Northern Michigan in Focus: Remembering Sailors Lost on the Great Lakes
Every November 10, the Great Lakes Shipwreck Historical Society holds a memorial ceremony to remember those lost on the Edmund Fitzgerald and all the sailors lost on the Great Lakes.
For this week’s Northern Michigan in Focus, Corey Adkins introduces you to a woman who’s worked at the museum for decades and shows you why she thinks it’s important to remember.
“I look at the lake and it’s awesome. It’s calming to sit there and look at that lake,” said Bev Purcell.
It’s the time of the year when fall starts to meet winter and Lake Superior shows its might.
Bev Purcell has lived in the Paradise area for decades. For more than 20 years she’s worked in the light keeper’s quarters at Whitefish Point.
“I greet people and take care of the oldest lighthouse on Lake Superior, the oldest building. It was built for the keeper of the light. It was built in 1861 when our President Lincoln just took office,” explained Bev.
“The men on the freighters say when they see the light they know they have a long way to go, and then when they’re coming down bound they see the light and they say the worst of the trip is over,” said Bev.
But sometimes the worst wins and tragedy happens. 44 years ago the lake claimed the 29 crewmen of the Edmund Fitzgerald.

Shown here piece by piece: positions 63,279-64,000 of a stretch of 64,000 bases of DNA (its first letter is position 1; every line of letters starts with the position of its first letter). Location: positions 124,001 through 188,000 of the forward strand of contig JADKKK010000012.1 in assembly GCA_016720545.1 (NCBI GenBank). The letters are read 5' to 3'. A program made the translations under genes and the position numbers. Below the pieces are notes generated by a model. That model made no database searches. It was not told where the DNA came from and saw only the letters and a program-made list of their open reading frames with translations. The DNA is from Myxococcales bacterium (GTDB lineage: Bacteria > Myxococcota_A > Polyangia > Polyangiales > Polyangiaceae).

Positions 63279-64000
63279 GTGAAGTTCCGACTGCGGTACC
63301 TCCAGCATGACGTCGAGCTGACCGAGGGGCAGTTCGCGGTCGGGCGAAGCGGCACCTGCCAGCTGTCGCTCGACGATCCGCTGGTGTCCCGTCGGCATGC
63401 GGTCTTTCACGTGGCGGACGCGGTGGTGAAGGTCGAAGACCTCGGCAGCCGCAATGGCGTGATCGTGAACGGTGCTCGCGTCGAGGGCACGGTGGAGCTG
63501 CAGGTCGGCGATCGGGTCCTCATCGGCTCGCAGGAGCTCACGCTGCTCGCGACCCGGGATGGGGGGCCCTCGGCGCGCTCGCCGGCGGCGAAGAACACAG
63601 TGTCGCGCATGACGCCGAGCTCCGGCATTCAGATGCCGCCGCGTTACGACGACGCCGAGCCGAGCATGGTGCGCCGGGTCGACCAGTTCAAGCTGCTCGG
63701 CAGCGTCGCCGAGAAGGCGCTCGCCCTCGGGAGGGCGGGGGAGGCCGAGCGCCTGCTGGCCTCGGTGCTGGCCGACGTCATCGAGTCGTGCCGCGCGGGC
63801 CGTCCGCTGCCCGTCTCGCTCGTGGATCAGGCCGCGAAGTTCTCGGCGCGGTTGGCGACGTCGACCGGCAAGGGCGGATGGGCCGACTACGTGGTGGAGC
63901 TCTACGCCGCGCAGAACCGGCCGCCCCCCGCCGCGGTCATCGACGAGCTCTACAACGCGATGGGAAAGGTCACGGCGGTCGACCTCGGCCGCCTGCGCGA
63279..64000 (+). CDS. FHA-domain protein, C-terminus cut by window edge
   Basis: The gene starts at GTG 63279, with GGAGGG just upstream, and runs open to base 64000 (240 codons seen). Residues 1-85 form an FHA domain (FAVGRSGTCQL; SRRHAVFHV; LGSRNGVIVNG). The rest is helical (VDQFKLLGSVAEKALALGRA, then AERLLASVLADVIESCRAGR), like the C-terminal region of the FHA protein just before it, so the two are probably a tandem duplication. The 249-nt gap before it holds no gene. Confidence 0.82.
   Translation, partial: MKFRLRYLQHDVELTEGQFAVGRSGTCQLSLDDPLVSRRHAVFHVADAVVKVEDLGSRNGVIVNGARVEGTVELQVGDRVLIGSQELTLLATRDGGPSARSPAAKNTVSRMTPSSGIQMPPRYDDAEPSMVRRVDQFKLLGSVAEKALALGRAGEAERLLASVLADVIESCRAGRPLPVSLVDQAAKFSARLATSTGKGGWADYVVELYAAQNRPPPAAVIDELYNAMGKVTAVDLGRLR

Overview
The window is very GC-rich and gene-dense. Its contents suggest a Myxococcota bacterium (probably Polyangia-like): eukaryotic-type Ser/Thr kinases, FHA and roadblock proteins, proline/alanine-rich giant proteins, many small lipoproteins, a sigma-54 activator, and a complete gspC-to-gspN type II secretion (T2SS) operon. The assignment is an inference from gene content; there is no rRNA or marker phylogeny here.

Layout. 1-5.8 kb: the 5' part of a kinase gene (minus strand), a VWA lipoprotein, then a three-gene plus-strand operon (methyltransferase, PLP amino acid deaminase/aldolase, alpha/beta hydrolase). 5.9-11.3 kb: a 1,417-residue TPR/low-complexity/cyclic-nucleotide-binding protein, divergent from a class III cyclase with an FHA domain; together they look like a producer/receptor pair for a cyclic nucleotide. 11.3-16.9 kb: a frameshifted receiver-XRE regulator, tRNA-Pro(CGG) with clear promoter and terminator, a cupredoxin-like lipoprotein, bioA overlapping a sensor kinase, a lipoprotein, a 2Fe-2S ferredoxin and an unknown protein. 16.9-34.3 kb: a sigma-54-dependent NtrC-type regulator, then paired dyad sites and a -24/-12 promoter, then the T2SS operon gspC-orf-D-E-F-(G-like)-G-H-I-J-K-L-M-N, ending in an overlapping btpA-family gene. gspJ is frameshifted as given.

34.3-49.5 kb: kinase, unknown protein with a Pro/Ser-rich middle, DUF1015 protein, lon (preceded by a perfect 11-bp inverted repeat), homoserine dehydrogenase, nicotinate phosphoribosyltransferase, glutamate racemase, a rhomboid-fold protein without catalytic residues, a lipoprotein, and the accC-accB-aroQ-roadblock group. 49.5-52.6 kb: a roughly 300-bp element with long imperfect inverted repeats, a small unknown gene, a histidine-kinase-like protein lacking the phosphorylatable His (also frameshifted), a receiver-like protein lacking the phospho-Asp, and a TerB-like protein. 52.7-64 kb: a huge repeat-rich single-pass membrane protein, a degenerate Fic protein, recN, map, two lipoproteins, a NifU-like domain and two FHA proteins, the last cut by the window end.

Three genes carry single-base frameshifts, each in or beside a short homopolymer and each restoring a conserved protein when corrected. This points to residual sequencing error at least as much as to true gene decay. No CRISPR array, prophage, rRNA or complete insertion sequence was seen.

“Well, you know, you have to really think back and think of what those families went through. They heard it on television and the radio that morning that that ship sunk and they didn’t hear anything from the company,” explained Bev.
No one will ever know what happened, but what’s important is to remember.
“Every November 10th we have that ceremony. The bell is taken out of its protective cover and still some family members are able to come and ring it. Each man’s name is read and somebody comes up and rings that bell in somebody’s honor, and the 30th ring is for all the people that lost their lives on the Great Lakes. It’s done with deep respect for these men who lost their lives and it means a lot to their families,” explained Bev. “It still has a hurt that they never ever get over. And I think it’s good to keep that memory alive for their loved ones and for us to always remember what it was many years ago, and how many men braved that lake and did their job.”